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General turns peacemaker

By May Zhou | China Daily | Updated: 2019-05-09 08:29
Chinese officers check Bernard Leoffke's parachute before he jumps with Chinese paratroopers in Wuhan in 1984. [PHOTO PROVIDED TO CHINA DAILY]

Decorated US commander Bernard Loeffke was wounded by Chinese troops during the Vietnam War. He soon changed his views on the country and its people, May Zhou reports in Hollywood, Florida.

A sad-faced toy gorilla, dressed like a boxer with the national flags of the United States and China on each side, sits at the entrance of the apartment in Hollywood, Florida, where retired US army major general Bernard Loeffke resides.

"China and the US have had turmoil, and (the toy) is all banged up. It's got gloves on, and it says I want a hug," Loeffke says humorously.

His apartment is filled with memorabilia - medals, awards, family and military photos, art pieces from around the world (including China) - and a world map showing all the places he has visited.

Loeffke pointed at a photo of the Vietnam Veterans Memorial: "I had 34 of my soldiers who died when I was a commander and about 200 wounded. I don't want any more soldiers on my walls," he says.

Loeffke is the recipient of four Silver Star medals, five Bronze Star medals and a Purple Heart for his military skill and valor on the battlefield. The former Special Forces officer once ran through enemy fire to rescue a fellow soldier.

The general was himself wounded by Chinese and Vietnamese troops trained and equipped by the Chinese military during the Vietnam War.

His first indirect contact with China may have left him injured, but his subsequent interactions changed his views of the country and led him on a path to promoting friendship and understanding between the two peoples.

Loeffke visited China for the first time in 1973, as director of the White House Fellows. During that trip, he shook hands with Chinese general Xu Xin, who was wounded by US fire as the commander of Chinese volunteers during the Korean War. The two generals became firm friends.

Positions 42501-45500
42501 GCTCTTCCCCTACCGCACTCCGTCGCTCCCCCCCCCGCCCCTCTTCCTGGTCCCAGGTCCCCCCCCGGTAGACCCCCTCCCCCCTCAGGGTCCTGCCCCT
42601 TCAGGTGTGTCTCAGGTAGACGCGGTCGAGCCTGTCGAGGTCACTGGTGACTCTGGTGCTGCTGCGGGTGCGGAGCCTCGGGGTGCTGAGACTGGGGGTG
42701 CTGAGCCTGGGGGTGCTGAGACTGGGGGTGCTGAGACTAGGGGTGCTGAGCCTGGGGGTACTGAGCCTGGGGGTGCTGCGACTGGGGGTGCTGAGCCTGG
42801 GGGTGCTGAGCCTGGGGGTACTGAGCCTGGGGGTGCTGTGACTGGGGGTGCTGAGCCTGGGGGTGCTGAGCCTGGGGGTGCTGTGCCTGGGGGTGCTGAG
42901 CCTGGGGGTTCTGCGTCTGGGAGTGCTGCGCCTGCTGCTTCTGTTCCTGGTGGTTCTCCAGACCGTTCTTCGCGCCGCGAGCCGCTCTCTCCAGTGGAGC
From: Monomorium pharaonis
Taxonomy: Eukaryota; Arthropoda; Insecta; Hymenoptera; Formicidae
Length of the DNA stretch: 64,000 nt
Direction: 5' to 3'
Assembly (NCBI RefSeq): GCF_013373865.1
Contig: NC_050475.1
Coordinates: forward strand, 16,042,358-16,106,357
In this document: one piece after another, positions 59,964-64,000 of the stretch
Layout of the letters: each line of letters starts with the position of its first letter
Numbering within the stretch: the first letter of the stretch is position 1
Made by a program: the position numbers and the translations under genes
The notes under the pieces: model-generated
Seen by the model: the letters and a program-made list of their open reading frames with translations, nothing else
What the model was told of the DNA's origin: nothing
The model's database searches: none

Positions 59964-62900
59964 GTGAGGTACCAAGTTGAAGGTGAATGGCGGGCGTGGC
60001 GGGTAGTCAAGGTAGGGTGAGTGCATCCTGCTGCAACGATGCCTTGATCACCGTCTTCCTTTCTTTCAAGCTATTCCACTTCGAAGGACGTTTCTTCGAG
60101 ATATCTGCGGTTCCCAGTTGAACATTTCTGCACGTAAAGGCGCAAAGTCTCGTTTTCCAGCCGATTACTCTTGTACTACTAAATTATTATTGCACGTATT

That experience led Loeffke to view the Chinese not as the enemy but as people to get to know and build up a friendship with.

In 1982, Loeffke became the first US army general assigned to the US embassy in China, as defense attache. Over the next three years, he made many Chinese friends and became fluent in Mandarin.

He also became the first foreigner to jump with Chinese paratroopers.

Loeffke had been trying to arrange the jump for almost two years without success before the then US secretary of defense Caspar Weinberger made a request on his behalf when he visited China in 1984.

When the Chinese expressed concern that Loeffke might be injured, Weinberger replied: "I have hundreds of generals in the Pentagon. If he dies, I will send you another one."

"I started training with the Chinese army within two weeks," Loeffke recalls. "The Chinese wanted me to jump with my own US parachute packed in the US. My answer: I want to use a Chinese parachute packed by Chinese riggers. I wanted them to know that I was trusting them with my life."

Loeffke laughed as he pointed at a photo in which a few Chinese military men were checking his parachute.

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